• MRI: highly sensitive and specific for syndesmotic injury. (Oae K, Radiology 2003; 227: 155).

Syndesmosis Injury Classification / Treatment

  • Syndesmotic injury without diastasis or instability. RX: rest, ice, compression, and elevation. Consider NWB cast for 2 to 3 weeks with progressive weight bearing in a cam walker after. Recovery time for syndesmotic sprain is considerably longer than severe nonsyndesmotic ankle sprain (55 versus 28 days). Often have asymptomatic interosseous calcification in the long term. (Hopkinson WJ, Foot Ankle 1990; 10: 325).
  • Syndesmotic injury with diastasis or instability. RX: Syndesmosis reduction and fixation.
  • Syndesmosis injury with associated fracture. RX: associated fractures should be fixed with ORIF followed by fluoroscopic external rotation stress testing and evaluation of the medial clear space on mortise views. Any detected instability in the syndesmosis should undergo Syndesmosis reduction and fixation.
  • Posterior malleolus fracture: ORIF of the posterior malleolus provides restoration of the posterior tibiofibular ligament and accurate reduction of the syndesmosis.
  • Chronic Syndesmotic injury: arthroscopic resection of hypertrophic soft tissue with or without syndesmotic screw fixation (Han SH, Foot Ankle INt 2007;28:336). Consider arthrodesis  )Olson KM,Salvage of chronic instability of the syndesmosis with distal tibio- fibular arthrodesis: Functional and radiographic results. J Bone Joint Surg Am 2011;93(1):66-72).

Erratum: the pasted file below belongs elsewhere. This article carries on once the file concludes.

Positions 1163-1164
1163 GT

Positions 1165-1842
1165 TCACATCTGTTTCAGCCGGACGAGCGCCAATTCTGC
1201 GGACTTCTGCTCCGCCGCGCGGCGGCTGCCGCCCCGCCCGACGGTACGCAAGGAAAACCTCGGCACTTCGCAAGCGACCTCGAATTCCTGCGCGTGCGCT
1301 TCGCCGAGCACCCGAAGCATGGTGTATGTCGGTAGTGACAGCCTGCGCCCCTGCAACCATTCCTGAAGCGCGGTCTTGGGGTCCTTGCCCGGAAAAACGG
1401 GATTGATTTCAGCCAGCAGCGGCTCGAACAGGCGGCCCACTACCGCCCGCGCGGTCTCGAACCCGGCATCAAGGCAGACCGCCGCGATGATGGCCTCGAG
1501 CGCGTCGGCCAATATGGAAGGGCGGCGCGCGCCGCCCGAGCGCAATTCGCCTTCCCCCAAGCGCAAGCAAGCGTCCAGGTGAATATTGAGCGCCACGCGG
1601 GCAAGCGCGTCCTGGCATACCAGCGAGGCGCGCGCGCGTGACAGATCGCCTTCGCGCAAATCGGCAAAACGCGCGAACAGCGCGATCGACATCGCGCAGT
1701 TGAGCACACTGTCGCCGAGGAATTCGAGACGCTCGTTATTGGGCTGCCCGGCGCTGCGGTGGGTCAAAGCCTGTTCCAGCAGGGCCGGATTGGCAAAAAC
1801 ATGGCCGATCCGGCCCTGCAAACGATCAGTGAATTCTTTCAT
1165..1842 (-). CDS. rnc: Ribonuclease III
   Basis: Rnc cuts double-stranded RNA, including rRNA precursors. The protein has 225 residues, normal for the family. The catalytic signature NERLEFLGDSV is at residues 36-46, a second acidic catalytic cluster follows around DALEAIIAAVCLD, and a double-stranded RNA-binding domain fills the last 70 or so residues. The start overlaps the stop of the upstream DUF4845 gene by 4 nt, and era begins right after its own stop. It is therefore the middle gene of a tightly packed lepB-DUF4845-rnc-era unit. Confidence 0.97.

Syndesmosis Injury Associated Injuries / Differential Diagnosis

  • PER ankle fracture (Weber type C)
  • SER ankle fracture (Weber type B)
  • Proximal fibula fracture (Maisonneuve).
  • Ankle dislocation.
  • Peroneal Tendon instability

Syndesmosis Injury Complications

  • Instability
  • Broken hardware
  • Painful hardware
  • Pain
  • Arthritis
  • Infection
  • Tibiofibular synostosis
  • Instability, Broken hardware, Painful hardware, Pain, Arthritis, Infection, Tibiofibular synostosis

Syndesmosis Fixation Follow-up care

  • Post-op: place in NWB Bulky-Jones dressing with posterior mold and side splints.
  • 7-10 Days: Wound check. Place in NWB cast.
  • 6 Weeks: Cast removed, check xrays. Place in Cam-walker with slow progression to full weight bearing. Discontinue cam-walker if pain free after 4 weeks.
  • 3 Months: schedule for syndesmotic screw removal.
  • 6 Months: Resume activities

Syndesmosis Injury Review References

  • Zalavras C, JAAOS, 2007;15:330
  • Miller AN, Carroll EA, Parker RJ, Boraiah S, Helfet DL, Lorich DG. Direct visualization for syndesmotic stabilization of ankle fractures. Foot Ankle Int. 2009 May;30(5):419-26. PubMed

  • Gardner MJ, Demetrakopoulos D, Briggs SM, Helfet DL, Lorich DG. Malreduction of the tibiofibular syndesmosis in ankle fractures. Foot Ankle Int. 2006 Oct;27(10):788-92. PubMed

  • Cherney SM, Spraggs-Hughes AG, McAndrew CM, Ricci WM, Gardner MJ. Incisura Morphology as a Risk Factor for Syndesmotic Malreduction. Foot Ankle Int. 2016 Jul;37(7):748-54.  PubMed